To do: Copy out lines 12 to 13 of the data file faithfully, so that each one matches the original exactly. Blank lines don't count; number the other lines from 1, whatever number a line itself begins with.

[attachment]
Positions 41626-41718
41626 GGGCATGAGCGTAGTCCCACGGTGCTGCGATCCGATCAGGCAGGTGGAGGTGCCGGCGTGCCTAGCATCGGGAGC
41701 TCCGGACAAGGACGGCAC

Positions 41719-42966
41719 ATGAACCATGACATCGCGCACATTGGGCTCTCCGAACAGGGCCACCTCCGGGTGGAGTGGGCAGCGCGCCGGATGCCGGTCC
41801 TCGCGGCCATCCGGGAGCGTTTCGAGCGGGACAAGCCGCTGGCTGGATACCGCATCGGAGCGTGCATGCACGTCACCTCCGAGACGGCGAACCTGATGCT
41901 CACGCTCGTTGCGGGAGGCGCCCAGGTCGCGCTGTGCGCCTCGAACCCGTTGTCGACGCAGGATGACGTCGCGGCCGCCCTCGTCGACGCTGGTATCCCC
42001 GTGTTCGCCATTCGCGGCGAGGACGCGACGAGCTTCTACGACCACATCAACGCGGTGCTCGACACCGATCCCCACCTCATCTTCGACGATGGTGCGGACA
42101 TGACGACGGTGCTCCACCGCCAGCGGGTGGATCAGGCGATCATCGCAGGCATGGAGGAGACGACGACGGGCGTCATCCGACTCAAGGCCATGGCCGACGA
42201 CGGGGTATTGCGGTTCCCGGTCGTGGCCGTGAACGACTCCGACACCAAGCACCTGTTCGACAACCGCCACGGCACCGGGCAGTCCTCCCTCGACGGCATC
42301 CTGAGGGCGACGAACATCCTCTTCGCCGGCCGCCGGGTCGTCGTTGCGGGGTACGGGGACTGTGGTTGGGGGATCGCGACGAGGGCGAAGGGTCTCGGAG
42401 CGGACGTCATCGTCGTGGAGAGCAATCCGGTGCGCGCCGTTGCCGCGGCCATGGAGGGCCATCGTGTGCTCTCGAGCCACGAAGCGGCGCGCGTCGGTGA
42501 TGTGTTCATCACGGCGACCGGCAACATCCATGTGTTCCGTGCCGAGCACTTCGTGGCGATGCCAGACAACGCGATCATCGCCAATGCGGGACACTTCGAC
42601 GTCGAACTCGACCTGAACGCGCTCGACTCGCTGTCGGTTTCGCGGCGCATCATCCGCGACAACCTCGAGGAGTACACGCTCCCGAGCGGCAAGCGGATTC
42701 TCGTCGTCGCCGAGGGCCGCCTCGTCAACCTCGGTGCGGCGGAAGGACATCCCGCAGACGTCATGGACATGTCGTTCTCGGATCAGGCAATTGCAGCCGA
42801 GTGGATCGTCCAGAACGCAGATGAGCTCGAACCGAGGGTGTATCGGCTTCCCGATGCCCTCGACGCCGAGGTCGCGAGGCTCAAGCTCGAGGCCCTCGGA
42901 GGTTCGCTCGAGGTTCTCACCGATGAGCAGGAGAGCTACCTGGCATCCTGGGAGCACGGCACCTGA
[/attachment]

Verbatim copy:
42401 CGGACGTCATCGTCGTGGAGAGCAATCCGGTGCGCGCCGTTGCCGCGGCCATGGAGGGCCATCGTGTGCTCTCGAGCCACGAAGCGGCGCGCGTCGGTGA
42501 TGTGTTCATCACGGCGACCGGCAACATCCATGTGTTCCGTGCCGAGCACTTCGTGGCGATGCCAGACAACGCGATCATCGCCAATGCGGGACACTTCGAC